Even though it’s been 11 years since I first played Sonic Colors on Wii, playing Sonic Colors: Ultimate was like seeing an old friend and feeling like no time had passed at all. Once the start screen showed me Sonic and the Wisps running in ultra-high definition on PC, I knew I was in for a treat.
As far as gameplay goes, it’s exactly the same as the original, which is great! One of the biggest features added to Sonic Colors: Ultimate is a new Wisp that lets you transform into the Jade Ghost. The Jade Ghost made its first appearance in 2019’s Team Sonic Racing, but now Sega’s bringing the Jade Wisp back to Sonic Colors, where Wisps were first introduced. In this form you can fly through walls to access new areas with extra rings and attack enemies. I love all the Wisps because they’re what makes Sonic Colors’ gameplay so varied and fun to begin with.
Sonic Colors: Ultimate Screenshots
When you’re viewing the world map of Doctor Eggman’s Incredible Interstellar Amusement Park you’ll see the new Options Satellite floating around the southwest corner. Here is where you’ll be greeted with new menus to customize Sonic, view the list of in-game achievements, track Super Sonic progress, stats, and more. You can collect Park Tokens just like rings, and they can be exchanged for new gloves, shoes, and even custom boost trails for Sonic. In my 30 minutes of playtime, I was able to collect the seven Park Tokens I needed to unlock green shoes for Sonic. They have all the basic colors you’d want, as well as fancier options like tie-dye and chrome-colored gloves. I was pleasantly surprised how natural it felt to have a slightly customized Sonic during speedy sections, however the color variations unfortunately do not show up in cutscenes.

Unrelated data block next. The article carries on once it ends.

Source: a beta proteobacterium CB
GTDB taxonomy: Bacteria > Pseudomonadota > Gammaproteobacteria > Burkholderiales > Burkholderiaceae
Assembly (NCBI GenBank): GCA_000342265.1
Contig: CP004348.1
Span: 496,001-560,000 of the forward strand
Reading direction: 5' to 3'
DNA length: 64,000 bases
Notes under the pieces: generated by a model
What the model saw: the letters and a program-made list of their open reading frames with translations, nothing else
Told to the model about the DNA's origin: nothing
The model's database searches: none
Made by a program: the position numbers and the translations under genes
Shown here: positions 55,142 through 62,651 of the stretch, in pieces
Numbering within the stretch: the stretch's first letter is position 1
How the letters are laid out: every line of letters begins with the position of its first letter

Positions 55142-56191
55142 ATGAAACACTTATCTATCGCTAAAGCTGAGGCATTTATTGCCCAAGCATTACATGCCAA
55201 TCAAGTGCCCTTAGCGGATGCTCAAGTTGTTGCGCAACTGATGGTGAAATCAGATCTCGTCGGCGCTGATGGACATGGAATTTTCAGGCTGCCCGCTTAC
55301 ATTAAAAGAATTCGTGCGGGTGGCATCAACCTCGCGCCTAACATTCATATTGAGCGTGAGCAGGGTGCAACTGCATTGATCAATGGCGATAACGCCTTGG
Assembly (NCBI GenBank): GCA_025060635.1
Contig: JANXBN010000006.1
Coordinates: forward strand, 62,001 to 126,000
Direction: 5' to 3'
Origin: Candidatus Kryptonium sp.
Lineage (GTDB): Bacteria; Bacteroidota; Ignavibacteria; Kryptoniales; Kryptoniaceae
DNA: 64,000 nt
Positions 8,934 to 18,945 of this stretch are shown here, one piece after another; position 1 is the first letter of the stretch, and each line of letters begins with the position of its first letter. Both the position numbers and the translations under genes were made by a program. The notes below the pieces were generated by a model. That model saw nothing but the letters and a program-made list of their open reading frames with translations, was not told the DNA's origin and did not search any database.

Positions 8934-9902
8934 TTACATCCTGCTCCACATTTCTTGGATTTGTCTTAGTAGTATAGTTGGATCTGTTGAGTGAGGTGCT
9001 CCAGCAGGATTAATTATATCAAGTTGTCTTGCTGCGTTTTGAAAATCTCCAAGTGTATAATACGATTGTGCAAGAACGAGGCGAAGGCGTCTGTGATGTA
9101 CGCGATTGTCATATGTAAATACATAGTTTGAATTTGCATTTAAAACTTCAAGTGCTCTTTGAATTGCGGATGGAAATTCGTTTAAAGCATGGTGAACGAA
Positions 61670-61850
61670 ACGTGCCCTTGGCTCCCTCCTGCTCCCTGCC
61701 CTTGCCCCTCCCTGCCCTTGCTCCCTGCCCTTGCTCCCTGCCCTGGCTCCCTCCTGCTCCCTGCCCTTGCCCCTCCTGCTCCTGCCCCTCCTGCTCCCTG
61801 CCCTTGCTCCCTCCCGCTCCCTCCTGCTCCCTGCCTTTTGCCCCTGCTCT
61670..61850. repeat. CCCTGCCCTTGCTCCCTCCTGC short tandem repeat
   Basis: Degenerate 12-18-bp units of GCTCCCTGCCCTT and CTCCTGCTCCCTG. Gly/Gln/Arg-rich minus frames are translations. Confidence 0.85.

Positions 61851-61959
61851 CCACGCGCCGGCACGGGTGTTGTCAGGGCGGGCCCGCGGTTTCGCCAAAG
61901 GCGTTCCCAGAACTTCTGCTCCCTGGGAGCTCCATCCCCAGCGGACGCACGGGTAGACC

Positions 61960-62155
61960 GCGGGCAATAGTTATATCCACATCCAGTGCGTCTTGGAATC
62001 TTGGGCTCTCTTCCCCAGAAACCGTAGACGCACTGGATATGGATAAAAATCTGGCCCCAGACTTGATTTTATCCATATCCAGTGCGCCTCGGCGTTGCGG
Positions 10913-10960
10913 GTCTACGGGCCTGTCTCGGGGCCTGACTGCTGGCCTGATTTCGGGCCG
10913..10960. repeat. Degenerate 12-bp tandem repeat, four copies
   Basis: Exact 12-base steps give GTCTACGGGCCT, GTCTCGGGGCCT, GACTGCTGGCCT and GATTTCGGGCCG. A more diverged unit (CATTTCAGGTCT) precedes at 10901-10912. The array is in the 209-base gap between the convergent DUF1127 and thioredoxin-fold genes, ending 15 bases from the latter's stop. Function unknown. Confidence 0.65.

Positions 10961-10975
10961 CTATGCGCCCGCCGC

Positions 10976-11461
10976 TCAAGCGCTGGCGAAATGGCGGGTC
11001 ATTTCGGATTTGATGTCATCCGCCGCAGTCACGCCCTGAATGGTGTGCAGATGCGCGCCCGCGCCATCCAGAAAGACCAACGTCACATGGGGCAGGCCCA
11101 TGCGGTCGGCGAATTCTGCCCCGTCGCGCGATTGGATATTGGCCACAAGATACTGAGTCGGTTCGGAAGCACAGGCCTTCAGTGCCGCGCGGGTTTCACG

The biggest update with Sonic Colors: Ultimate is a major visual upgrade. We’re getting a 4K resolution, 60 frames per second, and improved graphics all around. I’m happy to say that the gameplay looked great on the PC version I played on, but it was so crisp that it made the cutscenes look a little outdated by comparison. Don’t get me wrong – the cutscenes definitely look more polished, and I love all the screen time with Tails, but I found myself wanting to skip them and get back to the shiny new gameplay.
I was less impressed with the music. One of my absolute favorite things about Sonic games is the music – I still listen to the soundtrack to Sonic Adventure 2: Battle on repeat – so when I learned that Sonic Colors: Ultimate would have remixed versions of the original tracks I was a little nervous. Why fix something that isn’t broken? And yes, it was a bit of a letdown when I started playing my favorite planet from the original Sonic Colors, Sweet Mountain, and instead of its loud, hypnotic brass melody I heard a very muted, softer synth keyboard version. Of course, remixes will always be a personal taste, and maybe this new version will be someone’s favorite track the way the original was for me in the 2010 game.
I greatly enjoyed my opportunity to revisit an old favorite, and I’m really excited for Sonic Colors: Ultimate because I know it will be the first Sonic game for a lot of people. Sega must know this too, because while Sonic Colors has always been an excellent blend of 3D and 2D gameplay, it had a few quirks that could frustrate newcomers; in Sonic Colors: Ultimate, a few little things have been added to help people have a better time learning to play. For instance, there’s now a horizontal red light at the bottom of the screen with a “Game Over Sonic” warning sign to make sure you know you won’t survive falling off areas that are simply an abyss rather than a lower area of the level. It’s subtle, but it works, and it keeps me on my toes for the more slowed-down and precise platforming sections. Another fun change is that Sonic’s lives have been replaced with “Tail Saves,” which is exactly what it sounds like: if you lose all your rings or fall off an edge, Tails will come pick you up and get you right back on track.
I wasn’t able to try the new “Rival Rush” mode where you go head-to-head with Metal Sonic, but I’m excited for it! Being able to leave Metal Sonic in the dust is the quintessential Sonic storyline that I felt was missing from the original game. Grab your Doctor Eggman park tickets and I’ll see you on Sweet Mountain!